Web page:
Africa is home to 1.2bn people, many of them young, which has has fuelled talk about the continent's human capital being an asset in economic growth. However, this can only be the case if the population in question is healthy.
Professor Souleymane Mboup
Unfortunately, Africa’s weakening health systems are in jeopardy, as shown by the recent outbreaks of Ebola, listeriosis and cholera. The lack of investment in laboratories exacerbates the issue.
Laboratories are critical
Laboratories are a basic necessity for any country looking to develop economically, as population health is at the centre of growth. They play a key role in disease control and preventative measures as they provide the ability to rapidly detect, characterise and report public health threats, in addition to optimally guiding patient care.
According to Volume 2 of the Official Journal of the Society to Improve Diagnosis in Medicine
(SIDM): “Laboratory medicine should play a critical role in effective and efficient management of healthcare, but this is often not the case in Africa. Laboratory expenditure is frequently prohibitive for most African health systems, which are adversely affected by issues such as lack of resources or corruption.”
The journal further states that in many places in the continent procedures are not always carried out accurately due to the inadequacy of infrastructure like power and water supply networks. Several authors, meanwhile, found that the harmonisation of laboratory activities is a critical step in developing health systems.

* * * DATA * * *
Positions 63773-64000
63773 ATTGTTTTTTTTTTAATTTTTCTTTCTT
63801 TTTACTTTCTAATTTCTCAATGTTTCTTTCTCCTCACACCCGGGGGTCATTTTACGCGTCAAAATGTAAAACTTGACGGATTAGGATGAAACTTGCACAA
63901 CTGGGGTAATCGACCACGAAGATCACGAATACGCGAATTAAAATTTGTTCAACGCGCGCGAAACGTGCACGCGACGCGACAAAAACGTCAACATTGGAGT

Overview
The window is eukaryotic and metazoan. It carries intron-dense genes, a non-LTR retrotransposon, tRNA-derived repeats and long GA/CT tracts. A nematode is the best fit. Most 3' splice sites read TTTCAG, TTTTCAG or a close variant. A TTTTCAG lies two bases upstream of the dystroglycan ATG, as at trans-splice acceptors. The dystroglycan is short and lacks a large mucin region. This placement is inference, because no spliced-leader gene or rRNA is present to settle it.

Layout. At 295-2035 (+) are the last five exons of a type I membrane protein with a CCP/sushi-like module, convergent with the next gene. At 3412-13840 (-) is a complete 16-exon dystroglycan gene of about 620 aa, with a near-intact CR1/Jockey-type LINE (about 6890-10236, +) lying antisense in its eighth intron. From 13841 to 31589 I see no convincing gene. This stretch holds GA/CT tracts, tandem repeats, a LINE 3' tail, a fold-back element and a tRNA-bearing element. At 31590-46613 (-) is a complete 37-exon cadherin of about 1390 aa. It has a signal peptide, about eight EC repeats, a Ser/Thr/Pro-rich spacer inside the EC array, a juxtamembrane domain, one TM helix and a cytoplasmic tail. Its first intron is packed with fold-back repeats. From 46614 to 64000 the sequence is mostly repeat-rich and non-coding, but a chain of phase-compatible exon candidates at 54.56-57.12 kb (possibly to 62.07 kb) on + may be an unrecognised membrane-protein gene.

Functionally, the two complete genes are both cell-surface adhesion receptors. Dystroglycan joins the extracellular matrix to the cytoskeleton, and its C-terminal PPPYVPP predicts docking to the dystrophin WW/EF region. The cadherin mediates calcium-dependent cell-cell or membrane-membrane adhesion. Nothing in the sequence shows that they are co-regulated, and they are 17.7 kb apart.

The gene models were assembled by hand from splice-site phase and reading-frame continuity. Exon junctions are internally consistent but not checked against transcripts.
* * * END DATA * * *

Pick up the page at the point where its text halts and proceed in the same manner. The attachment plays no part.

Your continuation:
Significant progress has been made in improving laboratory networks since the adoption of the 2008 Maputo Declaration for Strengthening Laboratory Systems and Resolution at the 58th session of the World Health Organisation Regional Committee for Africa (WHO AFRO). This resulted in a scale-up of diagnostic services for HIV, tuberculosis, and malaria.
However, emerging threats - such as South Africa's recent listeriosis outbreak, Nigeria's fight against polio and other diseases, and Zimbabwe's cholera outbreak - now require more integrated laboratory networks that are aligned with public health institutes for effective responses and observation.
The African Society for Laboratory Medicine (ASLM), WHO AFRO, and high-level health ministry officials from more than 20 African countries have issued a Freetown Declaration
It calls for international and local stakeholders to bolster capacity to establish resilient tiered laboratory networks, regularly measure progress with a standardised score card, and effectively integrate these networks into disease surveillance and public health institutes.
In addition, the upcoming ASLM fourth biennial international conference
(December 10-13) in Abuja, Nigeria, centres around the theme: Preventing and Controlling the Next Pandemic: The Role of the Laboratory